This year, the political battle for Ohio voters is fiercer than ever. With a tight U.S. Senate race and mere percentage points separating the candidates for President, WKSU reporters are busy covering the story behind the stories to bring you the best information and help you make educated decisions in the November elections.
Ohio Democrats: Numbers show uniform voting isn't fair voting
Democrats continue to battle Republican limits on weekend early voting
Ohio Democrats and voting rights advocates continue to challenge Secretary of State Jon Husted’s contention that uniform voting hours in Ohio are uniformly fair. WKSU’s M.L. Schultze has more on the ongoing battle over early voting:
Early voting battle coming down along party lines
Secretary of State Jon Husted’s uniform voting hours pits Democrats vs. Republicans
The battle over Secretary of State Jon Husted’s uniform voting hours in all of Ohio’s 88 counties is coming down along party lines. WKSU’s Kabir Bhatia reports.
Renacci, Sutton agree to only one debate, for now
Two incumbents vying for 16th district cite different reasons not to debate
The newly drawn 16th Congressional District is more expansive than the one that was dominated by Stark County for a century. The new lines also tiptoe in and out of Medina, Wayne and Ashland counties. And that’s setting up a contentious race between two incumbents: Republican Jim Renacci and Democrat Betty Sutton. WKSU’s Kabir Bhatia spoke with University of Akron political scientist Dave Cohen about the latest skirmish – where and when the candidates will debate.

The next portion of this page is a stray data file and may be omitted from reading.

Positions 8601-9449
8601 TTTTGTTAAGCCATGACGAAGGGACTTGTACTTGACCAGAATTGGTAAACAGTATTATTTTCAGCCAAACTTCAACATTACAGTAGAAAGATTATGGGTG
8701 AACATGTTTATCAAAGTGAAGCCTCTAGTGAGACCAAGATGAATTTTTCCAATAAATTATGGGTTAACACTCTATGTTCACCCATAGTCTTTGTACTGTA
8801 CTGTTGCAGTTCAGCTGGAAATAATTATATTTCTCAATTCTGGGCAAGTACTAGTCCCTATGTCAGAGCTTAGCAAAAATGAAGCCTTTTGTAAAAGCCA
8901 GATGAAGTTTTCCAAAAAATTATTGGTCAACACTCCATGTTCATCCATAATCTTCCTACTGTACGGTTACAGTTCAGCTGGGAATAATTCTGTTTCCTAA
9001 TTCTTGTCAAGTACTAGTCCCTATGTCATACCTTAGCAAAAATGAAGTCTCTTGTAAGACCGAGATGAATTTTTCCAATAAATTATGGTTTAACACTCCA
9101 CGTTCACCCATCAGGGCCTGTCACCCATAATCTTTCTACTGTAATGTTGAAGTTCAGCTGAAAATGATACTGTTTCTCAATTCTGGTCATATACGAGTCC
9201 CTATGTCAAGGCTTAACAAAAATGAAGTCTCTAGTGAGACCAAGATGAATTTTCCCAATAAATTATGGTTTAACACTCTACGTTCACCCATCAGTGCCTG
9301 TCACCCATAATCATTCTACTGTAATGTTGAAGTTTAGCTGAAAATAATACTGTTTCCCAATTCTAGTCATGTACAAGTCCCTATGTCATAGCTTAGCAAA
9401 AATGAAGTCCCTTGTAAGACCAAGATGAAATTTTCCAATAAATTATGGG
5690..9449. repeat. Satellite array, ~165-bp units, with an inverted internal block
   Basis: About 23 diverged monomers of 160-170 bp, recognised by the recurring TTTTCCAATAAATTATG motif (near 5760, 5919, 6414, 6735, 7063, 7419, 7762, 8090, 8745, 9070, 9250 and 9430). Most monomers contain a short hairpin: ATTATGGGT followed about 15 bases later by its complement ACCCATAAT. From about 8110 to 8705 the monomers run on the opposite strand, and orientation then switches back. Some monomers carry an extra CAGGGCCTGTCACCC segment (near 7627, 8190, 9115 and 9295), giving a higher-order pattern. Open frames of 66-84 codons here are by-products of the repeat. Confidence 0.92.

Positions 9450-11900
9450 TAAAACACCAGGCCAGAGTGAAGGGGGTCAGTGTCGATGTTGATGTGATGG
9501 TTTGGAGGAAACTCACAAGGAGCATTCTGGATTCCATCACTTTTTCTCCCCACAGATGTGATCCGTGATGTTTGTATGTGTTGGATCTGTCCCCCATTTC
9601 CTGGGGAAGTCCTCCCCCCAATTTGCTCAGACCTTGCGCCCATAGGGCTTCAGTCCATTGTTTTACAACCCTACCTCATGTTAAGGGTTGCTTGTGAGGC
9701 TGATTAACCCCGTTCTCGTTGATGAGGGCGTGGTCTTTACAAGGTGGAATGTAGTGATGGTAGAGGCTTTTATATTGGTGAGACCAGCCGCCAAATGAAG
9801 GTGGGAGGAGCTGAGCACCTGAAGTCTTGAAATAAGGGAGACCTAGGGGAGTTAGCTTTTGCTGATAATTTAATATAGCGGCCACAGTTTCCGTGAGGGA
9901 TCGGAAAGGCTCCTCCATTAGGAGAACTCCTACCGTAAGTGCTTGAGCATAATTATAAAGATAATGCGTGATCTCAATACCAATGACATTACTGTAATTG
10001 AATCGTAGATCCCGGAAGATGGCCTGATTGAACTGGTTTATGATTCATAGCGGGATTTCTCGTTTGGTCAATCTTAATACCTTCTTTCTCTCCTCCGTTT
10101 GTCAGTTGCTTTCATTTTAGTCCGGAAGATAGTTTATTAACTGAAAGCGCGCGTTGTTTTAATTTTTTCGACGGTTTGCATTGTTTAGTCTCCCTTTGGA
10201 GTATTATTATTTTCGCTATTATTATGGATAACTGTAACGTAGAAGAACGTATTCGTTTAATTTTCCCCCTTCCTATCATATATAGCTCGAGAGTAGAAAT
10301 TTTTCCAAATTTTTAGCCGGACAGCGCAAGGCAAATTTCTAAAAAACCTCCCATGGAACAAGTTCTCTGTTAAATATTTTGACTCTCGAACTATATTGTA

Jim Renacci wants to debate in Wooster, at the only proposed location that’s actually within the new 16th district. But it’s sponsored by the local chapter of the Chamber of Commerce, which has become increasingly partisan – and to the right – in recent years.
Betty Sutton wants to spar in Medina County and North Canton, both within the current 16th -- but just outside the new boundaries -- because she says those events will be non-partisan.
But the only event the pair has agreed to is the City Club of Cleveland, the center of Northeast Ohio’s TV market.
The University of Akron’s Bliss Institute of Applied Politics had offered to sponsor the Medina County event, at the university’s branch campus about a half-mile outside the line for the new 16th. A statement from Renacci cited geography as his reason for saying no. But Bliss political scientist Dave Cohen says Renacci could be avoiding Medina for a very simple reason.